Nesbitt Memorial Library Journal, Volume 9, Number 3, September, 1999 Page: 145
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The Writings of Fannie Amelia Dickson Darden
wards well known to the literati of the state as
Mrs. M. J. Young. Soon after her arrival inthe
republic, a grand naval and military ball was given
in Galveston, at which she was present. All who
knew her acknowledged her queenly grace of
figure, and beautiful countenance, heightened by
the light of intellectuality. She had accepted an
invitation to the first dance from a handsome
young naval officer, when it was announced that
Gen. Houston had entered the hall. All eyes were
bent upon his commanding figure. He walked
the length of the room, and, stopping in front of
Miss Fuller, presented her a rose, saying, "Lady,
I have brought this rose to present to the most
beautiful lady in the room. May I have the plea-
sure of dancing the first set with you." The young
officer gracefully waived his claim, and Miss
Fuller, appreciative of the honor conferred, gladly
opened the ball with the hero of San Jacinto.
One more anecdote of the general will
close my reminiscences of him, and his career
as a dancer. After his marriage with Miss Lee,
who was a member of the Baptist church, he
attended a ball given in Houston on some public
occasion, and approaching Mrs. A. C. Allen, well
known in social circles as a leader of society
(and noted for her strength of character and be-
nevolence of heart), said to her, "Mrs. Allen, I
have promised my wife to give up dancing. You
and I have had many a dance together; let us
make a bargain. Dance with me one more set,
and let this be the last time that either of us shall
ever dance." Mrs. Allen consenting, they danced
a quadrille together, which proved to be the last
dance that either of them ever indulged in.
As I have mentioned my three first in-
structors in dancing, I feel it due to them to tell
who they were, and I hope I will be pardoned
this digression as it represents a phase of life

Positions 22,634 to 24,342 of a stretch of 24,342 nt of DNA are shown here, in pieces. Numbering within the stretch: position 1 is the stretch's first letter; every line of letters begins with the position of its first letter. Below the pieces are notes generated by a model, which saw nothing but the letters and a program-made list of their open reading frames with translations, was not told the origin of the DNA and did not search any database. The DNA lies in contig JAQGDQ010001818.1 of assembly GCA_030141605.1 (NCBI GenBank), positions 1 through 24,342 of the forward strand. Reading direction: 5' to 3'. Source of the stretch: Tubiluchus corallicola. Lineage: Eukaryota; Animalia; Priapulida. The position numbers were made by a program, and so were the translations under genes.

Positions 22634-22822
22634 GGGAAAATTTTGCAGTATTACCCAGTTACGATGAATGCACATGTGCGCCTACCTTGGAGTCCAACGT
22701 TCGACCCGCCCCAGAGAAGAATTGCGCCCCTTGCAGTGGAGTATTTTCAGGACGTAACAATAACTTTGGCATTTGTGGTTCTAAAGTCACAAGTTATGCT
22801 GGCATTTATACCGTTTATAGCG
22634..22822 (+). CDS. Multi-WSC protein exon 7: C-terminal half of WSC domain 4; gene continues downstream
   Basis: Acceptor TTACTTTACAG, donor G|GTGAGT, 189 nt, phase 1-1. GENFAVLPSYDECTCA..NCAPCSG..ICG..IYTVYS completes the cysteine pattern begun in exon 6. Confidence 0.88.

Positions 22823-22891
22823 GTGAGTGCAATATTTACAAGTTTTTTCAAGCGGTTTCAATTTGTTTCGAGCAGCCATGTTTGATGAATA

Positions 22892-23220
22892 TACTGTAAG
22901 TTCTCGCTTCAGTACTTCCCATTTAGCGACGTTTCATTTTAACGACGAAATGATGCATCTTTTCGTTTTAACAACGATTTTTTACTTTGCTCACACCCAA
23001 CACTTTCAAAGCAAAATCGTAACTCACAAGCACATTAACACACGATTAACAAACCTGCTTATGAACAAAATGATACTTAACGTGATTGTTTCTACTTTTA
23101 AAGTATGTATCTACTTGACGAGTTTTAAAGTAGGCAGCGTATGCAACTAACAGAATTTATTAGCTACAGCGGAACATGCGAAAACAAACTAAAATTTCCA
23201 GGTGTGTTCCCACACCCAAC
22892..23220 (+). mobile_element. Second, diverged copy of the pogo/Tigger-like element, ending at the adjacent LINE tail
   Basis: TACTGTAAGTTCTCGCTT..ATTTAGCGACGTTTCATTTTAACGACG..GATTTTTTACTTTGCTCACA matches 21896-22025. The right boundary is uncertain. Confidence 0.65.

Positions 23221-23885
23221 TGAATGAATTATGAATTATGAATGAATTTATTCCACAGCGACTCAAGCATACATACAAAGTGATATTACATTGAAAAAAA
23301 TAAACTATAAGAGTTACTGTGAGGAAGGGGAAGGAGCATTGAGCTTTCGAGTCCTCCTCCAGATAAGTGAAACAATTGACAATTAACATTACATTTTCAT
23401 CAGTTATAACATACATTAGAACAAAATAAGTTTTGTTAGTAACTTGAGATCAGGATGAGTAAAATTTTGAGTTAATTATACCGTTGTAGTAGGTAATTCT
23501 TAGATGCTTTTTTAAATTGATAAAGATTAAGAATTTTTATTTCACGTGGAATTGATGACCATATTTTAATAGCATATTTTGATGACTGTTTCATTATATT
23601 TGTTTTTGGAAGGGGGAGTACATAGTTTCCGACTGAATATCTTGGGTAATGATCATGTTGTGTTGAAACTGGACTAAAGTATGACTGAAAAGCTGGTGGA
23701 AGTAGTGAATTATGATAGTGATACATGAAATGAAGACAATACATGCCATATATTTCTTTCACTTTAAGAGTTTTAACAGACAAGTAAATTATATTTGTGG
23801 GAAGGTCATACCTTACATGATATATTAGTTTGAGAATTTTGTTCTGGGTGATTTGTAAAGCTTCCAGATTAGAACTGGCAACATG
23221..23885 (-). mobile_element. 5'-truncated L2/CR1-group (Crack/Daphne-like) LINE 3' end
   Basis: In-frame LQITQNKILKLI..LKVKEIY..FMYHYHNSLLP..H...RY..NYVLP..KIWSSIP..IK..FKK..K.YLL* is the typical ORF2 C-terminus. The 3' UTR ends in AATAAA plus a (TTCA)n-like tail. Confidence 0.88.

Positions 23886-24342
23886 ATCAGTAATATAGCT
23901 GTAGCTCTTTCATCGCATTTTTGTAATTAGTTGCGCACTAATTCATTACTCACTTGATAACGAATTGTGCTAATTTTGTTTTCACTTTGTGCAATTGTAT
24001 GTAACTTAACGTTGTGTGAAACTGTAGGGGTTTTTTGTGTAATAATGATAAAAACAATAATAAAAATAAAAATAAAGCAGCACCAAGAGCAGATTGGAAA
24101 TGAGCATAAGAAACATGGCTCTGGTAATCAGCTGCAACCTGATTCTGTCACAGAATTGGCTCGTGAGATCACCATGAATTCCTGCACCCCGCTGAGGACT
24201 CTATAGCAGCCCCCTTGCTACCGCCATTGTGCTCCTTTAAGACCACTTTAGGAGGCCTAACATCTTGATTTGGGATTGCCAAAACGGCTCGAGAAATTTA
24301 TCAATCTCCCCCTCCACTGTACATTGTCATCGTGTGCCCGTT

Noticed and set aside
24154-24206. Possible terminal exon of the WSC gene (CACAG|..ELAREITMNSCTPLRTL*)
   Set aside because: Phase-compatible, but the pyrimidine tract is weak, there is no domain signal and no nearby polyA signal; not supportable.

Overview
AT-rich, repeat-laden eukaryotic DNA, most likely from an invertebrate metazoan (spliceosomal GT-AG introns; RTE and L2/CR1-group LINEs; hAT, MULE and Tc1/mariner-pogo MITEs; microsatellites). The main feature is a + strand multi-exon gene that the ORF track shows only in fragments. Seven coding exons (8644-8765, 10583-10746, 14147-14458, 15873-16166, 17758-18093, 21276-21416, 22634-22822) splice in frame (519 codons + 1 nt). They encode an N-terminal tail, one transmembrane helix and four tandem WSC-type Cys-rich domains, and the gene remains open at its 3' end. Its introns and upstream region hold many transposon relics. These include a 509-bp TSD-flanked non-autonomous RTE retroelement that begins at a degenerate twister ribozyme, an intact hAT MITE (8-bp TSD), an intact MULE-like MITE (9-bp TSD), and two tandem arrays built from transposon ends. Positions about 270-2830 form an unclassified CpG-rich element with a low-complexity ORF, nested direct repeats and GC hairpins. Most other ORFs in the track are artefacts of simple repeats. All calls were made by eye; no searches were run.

now entirely passed away, of which the coming
generation has no conception.
An Autobiography of Childhood-
Me and Rhody and Betsy
"Me and Rhody and Betsy" were raised
together. I was born in what they called the big
house, and they first saw the light in a negro
cabin. My home was a large house, in the midst
of a cotton plantation, and surrounded by one of
the largest and most beautiful flower gardens in
Alabama. Theirs was a comfortable log cabin,
surrounded by a beautiful grove of oaks, also on
the same plantation. My mother was a young,
refined and accomplished lady. Their mothers
were black and shiny; one was the cook, and the
other the washwoman, but there was one thing
in which Betsy and I were equal-we both took
in our sustenance from the same maternal foun-
tain. Betsy's mother was my foster-mother, or,
to use her language, "she suckled me." I, lying
at her bosom in my white muslins and laces, knew
no distinction between myself and Betsy, with
her blue check frock and red apron. As we grew
older, the distinction dawned so slowly upon us,
and our respective situations were assumed so
naturally that we never knew anything about it,
or cared. After a while Betsy and Rhody were
promoted to play with me in the big house, and,
as they grew older, "to wait on de white folks."
Their duties consisted in the winter time in light-
ing grandpa's pipe, and winding balls of yarn to
knit, and in the summer in "toting water" from
the spring, and handing it around in dippers, in
threading grandma's needles, and running up and
down stairs on errands. Most of the time they
played with me, running up and down the garden
walks, which were very long with avenues of
cedar and wild peach, with occasionally clusters
of trees, and now and then a large, old-fashioned
arbor, where we would sit and tell tales.
Oh! what wonderful tales Rhody and
Betsy could tell about Mr. Fox, Mr. Hare, Mr.
Rabbit, and the old wolf that "shigeles-hogeled"
the piggy's house down. The dramatic earnest-
ness and pathos of the story-tellers were only
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Nesbitt Memorial Library. Nesbitt Memorial Library Journal, Volume 9, Number 3, September, 1999, periodical, September 1999; Columbus, Texas. (texashistory.unt.edu/ark:/67531/metapth151407/m1/17/?q=nesbitt%20memorial%20library%20journal: accessed June 24, 2017), University of North Texas Libraries, The Portal to Texas History, texashistory.unt.edu; crediting Nesbitt Memorial Library.